Cybercrime cases pegged to agent banking model are fast becoming a routine fixture in the country’s banking sector with billions of shillings lost. PHOTO/FILE Cybercrime cases pegged to agent banking model are fast becoming a routine fixture in the country’s banking sector with billions of shillings lost, Daily Monitor can reveal.
Unsuspecting customers have for the most part bore the brunt of the perpetual fraud. Only recently, apps of some reputable banks operating in the country were breached.
Mr Mwanje Moses and Ms Edith Nakacwa were some of the victims whom rogue elements ended up gaining unrestricted access to their deposits.
While Ms Nakacwa has had the situation remedied, most victims don’t always enjoy such happy endings. Most of them tend to have their accounts breached through apps that are usually their bank’s innovation.
These apps typically provide agents with the opportunity to open new accounts, process balance inquiry, cash deposits, and cash withdrawals. They also allow remittance with multi-currency, collection of loan instalment, and payment of third party bills.
This was hardly what regulators envisaged when agent banking was given the all-clear in January of 2016. The model was in fact part of the amendment made to the Financial Institutions Act of 2004.
The amendment gave leeway to third parties contracted by banks to provide receipt and forwarding of documents in relation to loans and leases; payment of retirement and social benefits; account balance enquiry; provision of account statements; and any other permitted products.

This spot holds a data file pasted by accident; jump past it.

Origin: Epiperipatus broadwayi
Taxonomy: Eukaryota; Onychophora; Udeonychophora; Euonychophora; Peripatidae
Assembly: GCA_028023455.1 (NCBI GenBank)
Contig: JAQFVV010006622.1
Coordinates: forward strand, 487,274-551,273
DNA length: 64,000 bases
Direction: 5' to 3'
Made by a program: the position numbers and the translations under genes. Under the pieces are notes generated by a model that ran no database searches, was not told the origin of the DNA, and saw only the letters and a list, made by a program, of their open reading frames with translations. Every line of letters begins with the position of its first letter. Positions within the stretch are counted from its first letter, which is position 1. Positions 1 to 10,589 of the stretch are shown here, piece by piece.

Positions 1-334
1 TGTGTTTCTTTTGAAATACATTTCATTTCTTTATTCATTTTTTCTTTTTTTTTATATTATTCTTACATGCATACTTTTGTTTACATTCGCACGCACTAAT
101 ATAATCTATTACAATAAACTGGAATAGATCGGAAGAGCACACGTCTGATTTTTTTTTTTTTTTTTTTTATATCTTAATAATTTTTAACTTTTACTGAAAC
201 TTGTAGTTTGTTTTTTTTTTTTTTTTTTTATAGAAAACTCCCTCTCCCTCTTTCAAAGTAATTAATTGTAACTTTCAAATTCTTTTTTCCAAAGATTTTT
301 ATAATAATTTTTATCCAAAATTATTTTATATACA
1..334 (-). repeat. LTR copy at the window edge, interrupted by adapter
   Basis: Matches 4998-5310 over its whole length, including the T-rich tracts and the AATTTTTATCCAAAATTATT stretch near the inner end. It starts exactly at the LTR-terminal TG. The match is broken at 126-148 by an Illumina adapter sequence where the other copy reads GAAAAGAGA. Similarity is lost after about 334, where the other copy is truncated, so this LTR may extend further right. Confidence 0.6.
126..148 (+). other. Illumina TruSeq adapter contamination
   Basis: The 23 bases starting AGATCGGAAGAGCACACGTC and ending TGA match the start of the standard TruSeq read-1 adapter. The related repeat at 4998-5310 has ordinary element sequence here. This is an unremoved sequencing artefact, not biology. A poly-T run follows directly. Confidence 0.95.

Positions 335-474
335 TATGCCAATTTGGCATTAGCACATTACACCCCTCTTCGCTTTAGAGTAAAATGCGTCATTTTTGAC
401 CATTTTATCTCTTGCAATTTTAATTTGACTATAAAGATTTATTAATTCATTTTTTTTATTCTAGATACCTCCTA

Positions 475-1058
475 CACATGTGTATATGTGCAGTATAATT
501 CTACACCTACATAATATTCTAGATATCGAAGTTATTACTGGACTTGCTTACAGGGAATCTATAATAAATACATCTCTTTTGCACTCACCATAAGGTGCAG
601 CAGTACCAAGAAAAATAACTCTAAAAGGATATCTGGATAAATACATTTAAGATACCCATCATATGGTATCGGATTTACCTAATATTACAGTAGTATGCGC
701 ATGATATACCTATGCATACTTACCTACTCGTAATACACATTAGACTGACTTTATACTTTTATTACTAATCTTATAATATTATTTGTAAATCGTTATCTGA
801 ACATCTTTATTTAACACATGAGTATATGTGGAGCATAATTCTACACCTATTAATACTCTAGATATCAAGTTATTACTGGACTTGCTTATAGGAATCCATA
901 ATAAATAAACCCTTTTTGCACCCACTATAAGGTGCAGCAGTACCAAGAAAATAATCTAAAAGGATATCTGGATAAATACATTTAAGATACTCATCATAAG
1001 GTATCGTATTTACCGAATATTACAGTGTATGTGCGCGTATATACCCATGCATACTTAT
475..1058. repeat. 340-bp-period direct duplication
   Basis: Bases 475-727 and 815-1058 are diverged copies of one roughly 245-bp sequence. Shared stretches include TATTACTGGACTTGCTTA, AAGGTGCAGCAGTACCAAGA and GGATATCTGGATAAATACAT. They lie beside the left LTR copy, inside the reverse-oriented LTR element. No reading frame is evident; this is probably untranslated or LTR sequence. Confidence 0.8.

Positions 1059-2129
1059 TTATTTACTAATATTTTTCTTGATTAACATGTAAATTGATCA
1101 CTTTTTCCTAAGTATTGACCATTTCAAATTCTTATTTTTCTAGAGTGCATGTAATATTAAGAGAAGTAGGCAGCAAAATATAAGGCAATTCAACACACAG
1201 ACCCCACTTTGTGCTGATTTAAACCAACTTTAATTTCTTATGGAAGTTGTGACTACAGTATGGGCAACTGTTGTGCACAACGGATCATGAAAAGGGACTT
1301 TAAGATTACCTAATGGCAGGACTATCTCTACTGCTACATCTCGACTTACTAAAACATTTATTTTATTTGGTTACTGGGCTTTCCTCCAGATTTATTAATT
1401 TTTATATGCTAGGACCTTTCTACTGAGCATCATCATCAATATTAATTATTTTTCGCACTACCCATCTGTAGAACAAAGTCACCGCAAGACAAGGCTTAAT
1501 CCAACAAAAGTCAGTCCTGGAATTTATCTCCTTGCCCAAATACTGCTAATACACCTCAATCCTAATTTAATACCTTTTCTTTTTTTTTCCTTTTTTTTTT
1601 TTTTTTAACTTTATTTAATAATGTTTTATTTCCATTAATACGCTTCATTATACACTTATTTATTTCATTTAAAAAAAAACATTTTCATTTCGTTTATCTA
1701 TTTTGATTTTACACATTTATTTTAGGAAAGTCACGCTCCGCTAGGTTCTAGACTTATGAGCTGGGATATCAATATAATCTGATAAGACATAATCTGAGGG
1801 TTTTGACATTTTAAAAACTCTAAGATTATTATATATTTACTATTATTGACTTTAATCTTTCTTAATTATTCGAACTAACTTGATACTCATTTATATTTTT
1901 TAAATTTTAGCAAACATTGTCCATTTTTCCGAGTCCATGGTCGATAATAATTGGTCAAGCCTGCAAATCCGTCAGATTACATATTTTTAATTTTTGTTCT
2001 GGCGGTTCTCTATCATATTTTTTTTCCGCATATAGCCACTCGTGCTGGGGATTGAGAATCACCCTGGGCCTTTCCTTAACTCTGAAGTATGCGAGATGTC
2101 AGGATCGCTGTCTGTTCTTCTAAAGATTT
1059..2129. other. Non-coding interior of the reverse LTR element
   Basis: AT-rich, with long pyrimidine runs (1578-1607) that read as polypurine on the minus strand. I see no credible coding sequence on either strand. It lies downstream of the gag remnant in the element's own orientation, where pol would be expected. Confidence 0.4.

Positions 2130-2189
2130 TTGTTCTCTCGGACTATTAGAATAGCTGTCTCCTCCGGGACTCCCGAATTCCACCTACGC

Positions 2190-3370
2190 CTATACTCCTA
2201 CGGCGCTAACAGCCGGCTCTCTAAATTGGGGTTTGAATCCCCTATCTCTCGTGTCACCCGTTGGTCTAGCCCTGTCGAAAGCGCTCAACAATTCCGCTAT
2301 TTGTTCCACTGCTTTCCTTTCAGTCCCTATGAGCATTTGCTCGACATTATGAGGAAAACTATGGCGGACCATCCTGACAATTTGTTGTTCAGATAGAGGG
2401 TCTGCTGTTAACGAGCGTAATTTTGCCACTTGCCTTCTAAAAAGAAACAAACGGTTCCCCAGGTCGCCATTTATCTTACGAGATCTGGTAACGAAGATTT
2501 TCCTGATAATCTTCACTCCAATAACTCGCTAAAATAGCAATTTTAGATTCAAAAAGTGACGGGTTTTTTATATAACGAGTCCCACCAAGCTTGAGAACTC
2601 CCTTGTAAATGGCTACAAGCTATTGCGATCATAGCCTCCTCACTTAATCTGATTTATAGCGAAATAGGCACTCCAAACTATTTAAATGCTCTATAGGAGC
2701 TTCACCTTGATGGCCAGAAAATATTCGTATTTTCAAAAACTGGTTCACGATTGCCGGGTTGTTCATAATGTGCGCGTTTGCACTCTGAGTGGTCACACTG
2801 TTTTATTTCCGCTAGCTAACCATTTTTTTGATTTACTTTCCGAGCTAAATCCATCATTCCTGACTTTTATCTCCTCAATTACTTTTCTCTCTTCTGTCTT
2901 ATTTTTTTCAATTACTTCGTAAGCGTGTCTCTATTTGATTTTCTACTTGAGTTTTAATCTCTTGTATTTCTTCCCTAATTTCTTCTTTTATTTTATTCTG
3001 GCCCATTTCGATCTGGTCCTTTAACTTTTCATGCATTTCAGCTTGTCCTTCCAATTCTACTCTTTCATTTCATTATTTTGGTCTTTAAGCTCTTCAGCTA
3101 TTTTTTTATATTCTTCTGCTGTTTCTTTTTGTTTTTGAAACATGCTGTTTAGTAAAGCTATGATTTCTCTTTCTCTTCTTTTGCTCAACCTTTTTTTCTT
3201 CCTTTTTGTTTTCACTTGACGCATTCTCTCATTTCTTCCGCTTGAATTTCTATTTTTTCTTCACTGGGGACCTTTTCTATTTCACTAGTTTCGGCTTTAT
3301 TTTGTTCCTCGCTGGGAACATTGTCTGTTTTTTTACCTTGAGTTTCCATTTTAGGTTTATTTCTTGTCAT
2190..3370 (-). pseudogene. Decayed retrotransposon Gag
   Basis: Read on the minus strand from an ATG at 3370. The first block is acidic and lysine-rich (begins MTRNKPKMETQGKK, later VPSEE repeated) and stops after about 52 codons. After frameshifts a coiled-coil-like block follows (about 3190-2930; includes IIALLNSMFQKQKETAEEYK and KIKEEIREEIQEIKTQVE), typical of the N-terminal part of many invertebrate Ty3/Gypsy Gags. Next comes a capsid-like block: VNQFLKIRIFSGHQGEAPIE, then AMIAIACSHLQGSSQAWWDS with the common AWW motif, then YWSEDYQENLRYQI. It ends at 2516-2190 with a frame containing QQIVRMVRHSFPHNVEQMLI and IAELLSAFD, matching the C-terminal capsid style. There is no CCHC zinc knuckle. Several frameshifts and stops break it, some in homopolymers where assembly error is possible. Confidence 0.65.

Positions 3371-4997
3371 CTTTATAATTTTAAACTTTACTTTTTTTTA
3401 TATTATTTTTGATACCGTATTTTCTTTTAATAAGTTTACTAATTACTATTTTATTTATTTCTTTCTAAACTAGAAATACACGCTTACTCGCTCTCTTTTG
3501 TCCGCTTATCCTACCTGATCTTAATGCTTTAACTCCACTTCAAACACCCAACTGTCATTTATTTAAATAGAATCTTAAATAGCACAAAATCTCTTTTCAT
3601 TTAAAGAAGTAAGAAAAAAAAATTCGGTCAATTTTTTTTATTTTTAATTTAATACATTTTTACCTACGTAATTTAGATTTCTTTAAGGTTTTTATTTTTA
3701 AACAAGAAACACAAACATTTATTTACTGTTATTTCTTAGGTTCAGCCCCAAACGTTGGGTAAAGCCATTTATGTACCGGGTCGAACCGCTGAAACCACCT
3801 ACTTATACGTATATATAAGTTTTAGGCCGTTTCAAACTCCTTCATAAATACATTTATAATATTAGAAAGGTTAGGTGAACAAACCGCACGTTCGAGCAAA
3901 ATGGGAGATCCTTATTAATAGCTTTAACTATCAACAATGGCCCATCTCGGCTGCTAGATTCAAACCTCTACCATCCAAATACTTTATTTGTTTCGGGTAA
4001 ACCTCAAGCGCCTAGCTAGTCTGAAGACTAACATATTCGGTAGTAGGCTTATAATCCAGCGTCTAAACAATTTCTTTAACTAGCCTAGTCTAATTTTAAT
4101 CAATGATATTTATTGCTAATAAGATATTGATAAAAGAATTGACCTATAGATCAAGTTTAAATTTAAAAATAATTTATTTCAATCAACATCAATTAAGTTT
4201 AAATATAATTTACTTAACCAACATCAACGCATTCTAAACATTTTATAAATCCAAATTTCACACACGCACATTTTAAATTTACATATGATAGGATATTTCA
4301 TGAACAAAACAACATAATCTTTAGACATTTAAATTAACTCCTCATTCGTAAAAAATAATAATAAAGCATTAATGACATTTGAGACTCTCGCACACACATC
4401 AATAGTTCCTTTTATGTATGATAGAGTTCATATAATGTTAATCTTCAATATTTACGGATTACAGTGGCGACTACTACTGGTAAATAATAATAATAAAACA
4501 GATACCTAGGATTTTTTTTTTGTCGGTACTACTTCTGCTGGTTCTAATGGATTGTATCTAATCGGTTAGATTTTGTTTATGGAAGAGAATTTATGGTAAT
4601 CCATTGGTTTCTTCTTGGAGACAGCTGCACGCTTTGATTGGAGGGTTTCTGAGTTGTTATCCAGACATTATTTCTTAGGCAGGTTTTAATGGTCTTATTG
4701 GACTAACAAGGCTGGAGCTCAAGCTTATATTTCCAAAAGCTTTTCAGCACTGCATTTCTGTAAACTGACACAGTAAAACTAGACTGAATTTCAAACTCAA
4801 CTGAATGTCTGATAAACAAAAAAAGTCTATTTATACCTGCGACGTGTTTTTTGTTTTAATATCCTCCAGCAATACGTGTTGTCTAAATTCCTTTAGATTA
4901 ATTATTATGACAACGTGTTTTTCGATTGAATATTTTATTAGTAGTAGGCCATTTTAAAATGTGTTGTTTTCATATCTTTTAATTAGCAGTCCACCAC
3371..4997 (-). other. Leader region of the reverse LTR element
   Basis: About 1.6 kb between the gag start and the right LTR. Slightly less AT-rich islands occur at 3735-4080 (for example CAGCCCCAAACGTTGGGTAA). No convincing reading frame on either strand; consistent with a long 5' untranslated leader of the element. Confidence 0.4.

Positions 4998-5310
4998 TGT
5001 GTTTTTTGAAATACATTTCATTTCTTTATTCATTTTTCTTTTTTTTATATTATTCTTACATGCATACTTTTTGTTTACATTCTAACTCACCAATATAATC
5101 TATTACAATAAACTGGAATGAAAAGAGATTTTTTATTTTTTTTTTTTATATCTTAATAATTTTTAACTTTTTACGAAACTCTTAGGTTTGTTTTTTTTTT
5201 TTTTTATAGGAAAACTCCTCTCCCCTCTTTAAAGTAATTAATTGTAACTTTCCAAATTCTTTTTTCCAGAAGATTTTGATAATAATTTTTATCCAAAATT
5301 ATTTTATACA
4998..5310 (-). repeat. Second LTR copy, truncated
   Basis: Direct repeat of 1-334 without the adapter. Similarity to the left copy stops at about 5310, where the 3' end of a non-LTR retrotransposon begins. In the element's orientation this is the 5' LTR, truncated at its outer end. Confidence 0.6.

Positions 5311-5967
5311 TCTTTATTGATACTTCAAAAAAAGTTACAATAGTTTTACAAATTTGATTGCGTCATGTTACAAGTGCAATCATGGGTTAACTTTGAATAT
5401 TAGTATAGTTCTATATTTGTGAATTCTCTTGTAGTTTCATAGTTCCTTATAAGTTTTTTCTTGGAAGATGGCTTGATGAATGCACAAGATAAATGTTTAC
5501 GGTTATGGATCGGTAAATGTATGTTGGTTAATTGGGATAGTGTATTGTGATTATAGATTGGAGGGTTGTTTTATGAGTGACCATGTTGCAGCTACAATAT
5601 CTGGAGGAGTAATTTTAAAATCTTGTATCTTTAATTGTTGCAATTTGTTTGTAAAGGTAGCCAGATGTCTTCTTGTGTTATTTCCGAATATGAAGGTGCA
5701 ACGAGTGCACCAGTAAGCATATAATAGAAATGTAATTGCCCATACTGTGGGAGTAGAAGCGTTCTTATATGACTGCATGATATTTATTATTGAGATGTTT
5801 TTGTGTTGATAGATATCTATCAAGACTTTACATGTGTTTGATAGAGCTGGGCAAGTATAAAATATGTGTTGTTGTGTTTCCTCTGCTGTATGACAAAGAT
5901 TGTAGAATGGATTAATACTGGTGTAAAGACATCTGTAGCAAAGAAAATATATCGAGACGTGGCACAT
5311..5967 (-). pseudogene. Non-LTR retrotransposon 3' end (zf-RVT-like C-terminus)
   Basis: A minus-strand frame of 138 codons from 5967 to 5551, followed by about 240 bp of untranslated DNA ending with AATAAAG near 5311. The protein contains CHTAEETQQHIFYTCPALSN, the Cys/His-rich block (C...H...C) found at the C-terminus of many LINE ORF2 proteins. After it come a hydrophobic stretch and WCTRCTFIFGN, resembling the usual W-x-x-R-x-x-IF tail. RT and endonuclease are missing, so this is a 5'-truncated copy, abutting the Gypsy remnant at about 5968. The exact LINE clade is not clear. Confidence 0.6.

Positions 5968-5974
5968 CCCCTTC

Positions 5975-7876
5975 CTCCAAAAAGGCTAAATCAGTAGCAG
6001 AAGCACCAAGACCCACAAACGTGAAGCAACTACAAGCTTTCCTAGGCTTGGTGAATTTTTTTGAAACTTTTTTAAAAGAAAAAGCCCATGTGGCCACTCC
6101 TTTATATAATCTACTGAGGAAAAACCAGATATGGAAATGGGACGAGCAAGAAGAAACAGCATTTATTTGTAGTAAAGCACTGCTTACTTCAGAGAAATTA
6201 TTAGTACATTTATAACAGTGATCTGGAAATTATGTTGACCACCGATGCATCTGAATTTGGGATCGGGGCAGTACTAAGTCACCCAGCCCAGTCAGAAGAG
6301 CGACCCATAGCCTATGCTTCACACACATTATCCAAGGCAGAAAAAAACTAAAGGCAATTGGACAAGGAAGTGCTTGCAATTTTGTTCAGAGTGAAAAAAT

The objective of decentralising banking was to deepen financial inclusion. While the intentions were noble, cracks have started to appear in the architecture.
“Most of the challenges faced by mobile money agents today without a doubt plague bank agents since both models operate similar systems,” Mr Agaba Muhairwe, a financial sector analysts as well as industry legal expert, writes.
He adds: “These challenges include but are not limited to fraud, personal security of agents arising from robberies that endanger their lives, lack of support from network operators, theft and poor connectivity.”
Earlier this month, Stanbic Bank Uganda Limited confirmed it had noted and swiftly countered fraudulent activity by a few of its banking agents aimed at defrauding the bank.This, it further revealed, was through a process flow error that affected some third party agent banking transactions. According to the statement issued by the bank, the incident did not affect customer transactions or balances. Agency banking services, the bank noted, continue to operate normally. Effective […]